Bernard & Josephine Chaus. Photo Sotheby's
NEW YORK, NY.- Sotheby’s will offer Property from the Collection of Bernard & Josephine Chaus—co-founders of American sportswear firm, Bernard Chaus Inc.—in a series of auctions beginning this spring in New York. Collected over the course of nearly four decades by the couple, works of art ranging from fine paintings to jewelry to European furniture will be auctioned across seven sales.
FROM BUYERS TO CHIEF EXECUTIVE OFFICERS: JOSEPHINE & BERNARD CHAUS
Chief executive officer, fashion tycoon and role model for female entrepreneurs around the world, Josephine Chaus entered the world of fashion at the age of 22. It was there, as a buyer for a New Jersey store, where she happened across a man by the name of Bernard Chaus. Bernard was of similar background beginning his career as a showroom salesman at the age of 16. Rising swiftly through the ranks, he became a principal at 29, before selling his blouse business and retiring from the showroom right before he met Josephine. Not long after this encounter, the two travelled cross-country for a year before deciding to become business partners, founding Bernard Chaus, Inc. in 1975
A true partnership, Josephine ran all creative initiatives while Bernard focused upon the finances and sales force. As the business achieved considerable success, lining the walls of department stores around the United States and appealing to woman around the world, Bernard Chaus Inc. remained a public company under the stewardship of the Chaus’s. Even after the passing of her partner and husband of 13 years, Josephine returned to the office after a week, steering the firm through successes and disappointments: adding sportswear lines, consolidating production costs, and expanding retail. Later, as chairwoman of Bernard Chaus Inc., Josephine oversaw the momentous merger with the Camuto Group in 2012. Josephine Chaus passed away in November 2015 leaving behind a remarkable legacy as one of the first female chief executive officers of a public company, as well as the co-founder of a successful woman’s sportswear fashion line.
Auction, 19 April 2016
Sotheby’s will offer a Platinum and Diamond Ring (estimate $1.2/1.8 million) from Josephine Chaus’s personal collection in the Magnificent Jewels sale, held in New York on 19 April. The ring features an emerald-cut diamond weighing 15.37 carats, D color, VVS 1 clarity, Type lla and potentially Internally Flawless.
Lot 188. Magnificent Platinum and Diamond Ring. Estimate 1,200,000 — 1,800,000 USD. Photo Sotheby's
(Cf. my post: Magnificent Platinum and Diamond Ring)
MPRESSIONIST AND MODERN ART EVENING SALE
Auction, 9 May 2016
Paintings and sculptures collected by Josephine and Bernard Chaus will be offered during Sotheby’s Evening Sale of Impressionist & Modern Art on 9 May 2016. Leading the group is Composition au cheval blanc (estimate $3.5/5 million), an oil on canvas by Fernand Léger. The dynamic figural composition, painted just months after the end of World War II, presents one of the artist’s most beloved themes in a bold, decisive, color palette.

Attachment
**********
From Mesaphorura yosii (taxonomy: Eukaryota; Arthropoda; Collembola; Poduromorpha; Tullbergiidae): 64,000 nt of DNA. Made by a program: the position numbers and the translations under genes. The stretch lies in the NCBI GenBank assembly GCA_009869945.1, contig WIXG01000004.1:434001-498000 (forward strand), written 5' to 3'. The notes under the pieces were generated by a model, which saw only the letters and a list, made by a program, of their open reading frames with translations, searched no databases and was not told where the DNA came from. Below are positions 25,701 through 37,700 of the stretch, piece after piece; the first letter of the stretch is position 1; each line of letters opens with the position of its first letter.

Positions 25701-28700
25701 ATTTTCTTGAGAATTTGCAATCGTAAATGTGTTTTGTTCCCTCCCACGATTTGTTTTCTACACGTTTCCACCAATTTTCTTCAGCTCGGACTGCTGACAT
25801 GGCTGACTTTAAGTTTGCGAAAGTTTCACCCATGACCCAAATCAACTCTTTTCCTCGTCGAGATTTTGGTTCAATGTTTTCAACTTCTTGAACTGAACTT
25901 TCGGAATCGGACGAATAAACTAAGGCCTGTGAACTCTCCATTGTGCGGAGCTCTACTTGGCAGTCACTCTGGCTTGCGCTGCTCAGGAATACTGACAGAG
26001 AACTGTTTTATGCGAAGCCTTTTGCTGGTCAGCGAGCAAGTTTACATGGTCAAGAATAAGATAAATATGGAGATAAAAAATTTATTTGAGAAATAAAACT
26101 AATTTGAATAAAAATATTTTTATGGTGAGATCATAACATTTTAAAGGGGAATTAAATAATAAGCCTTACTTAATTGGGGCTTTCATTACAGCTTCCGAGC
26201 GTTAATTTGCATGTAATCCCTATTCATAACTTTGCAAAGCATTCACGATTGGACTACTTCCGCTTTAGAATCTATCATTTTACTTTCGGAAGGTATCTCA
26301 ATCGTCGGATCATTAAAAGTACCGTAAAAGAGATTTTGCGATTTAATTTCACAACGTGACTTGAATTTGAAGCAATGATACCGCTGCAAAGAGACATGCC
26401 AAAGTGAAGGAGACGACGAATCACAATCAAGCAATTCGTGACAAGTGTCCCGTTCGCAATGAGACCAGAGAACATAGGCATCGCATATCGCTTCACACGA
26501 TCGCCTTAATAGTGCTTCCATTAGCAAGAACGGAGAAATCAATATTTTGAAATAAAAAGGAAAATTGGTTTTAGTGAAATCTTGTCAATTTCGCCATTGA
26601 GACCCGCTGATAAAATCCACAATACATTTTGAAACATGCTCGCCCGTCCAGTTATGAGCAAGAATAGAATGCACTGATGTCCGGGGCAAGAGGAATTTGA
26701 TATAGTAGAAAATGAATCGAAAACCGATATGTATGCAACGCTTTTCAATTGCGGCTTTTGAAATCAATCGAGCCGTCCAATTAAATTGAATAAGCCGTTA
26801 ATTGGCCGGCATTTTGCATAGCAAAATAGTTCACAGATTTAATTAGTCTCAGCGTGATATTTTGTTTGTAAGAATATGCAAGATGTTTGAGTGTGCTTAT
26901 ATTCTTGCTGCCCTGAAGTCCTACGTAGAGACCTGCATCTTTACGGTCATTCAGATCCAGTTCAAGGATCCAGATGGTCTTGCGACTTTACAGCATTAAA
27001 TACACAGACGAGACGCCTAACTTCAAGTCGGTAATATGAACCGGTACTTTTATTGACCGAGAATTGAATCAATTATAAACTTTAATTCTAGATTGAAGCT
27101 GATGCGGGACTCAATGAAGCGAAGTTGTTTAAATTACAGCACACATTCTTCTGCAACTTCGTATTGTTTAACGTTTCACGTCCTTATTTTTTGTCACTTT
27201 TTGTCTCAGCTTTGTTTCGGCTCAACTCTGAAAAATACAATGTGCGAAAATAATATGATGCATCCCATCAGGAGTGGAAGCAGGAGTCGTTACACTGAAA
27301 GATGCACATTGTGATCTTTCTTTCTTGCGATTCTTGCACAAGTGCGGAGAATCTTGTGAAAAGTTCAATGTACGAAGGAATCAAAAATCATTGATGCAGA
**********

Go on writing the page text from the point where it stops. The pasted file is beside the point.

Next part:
Lot 10. Fernand Léger (1881 - 1955), Composition au cheval blanc, 1945. Estimate 3,500,000 — 5,000,000. Photo: Sotheby's
Signed F. Léger and dated 45 (lower right); signed F. Léger, dated 45 and titled Composition au cheval blanc on the reverse. Oil on canvas, 26 by 36 in., 66 by 91.3 cm. Painted in 1945.
Literature: Georges Bauquier, Fernand Léger, Catalogue raisonné de l'oeuvre peint, 1944-1948, Paris, 2000, no. 1206, illustrated in color p. 93
Fernand Léger in his New York studio, circa 1944-45. Photograph by Lilly Joss.
Note: Composition au cheval blanc is one of the artist’s boldly-modeled, figurative compositions that captures the celebratory spirit in the months immediately following the end of World War II. In contrast to the rarefied aesthetic of postwar abstraction, these paintings were intended to appeal to the public with a more accessible, figurative style and subject matter.
While living in the United States during the war, Léger focused on expressive depictions of figures in action and delighted in depicting the curvature of their bodies and the solidity of their features. Much of the inspiration for these figures was derived from watching female entertainers, including dancers and circus performers. Katherine Kuh wrote about Léger’s attraction to the theme of female entertainers, noting that they offered him a subject out of his ordinary realm of existence: “Léger has always been attracted by popular places of entertainment, finding excellent raw material for his paintings in burlesque shows, dance halls and circuses. In this connection he says, ‘I did not frequent popular dance halls and the people’s quarters out of snobbism. I used to go there because I had a real liking for the fellows and the girls of the district… The fifteen-cent burlesque shows of Chicago still offer material. It is only for the artist to select…’” (K. Kuh, Léger, Urbana, 1953, p. 64).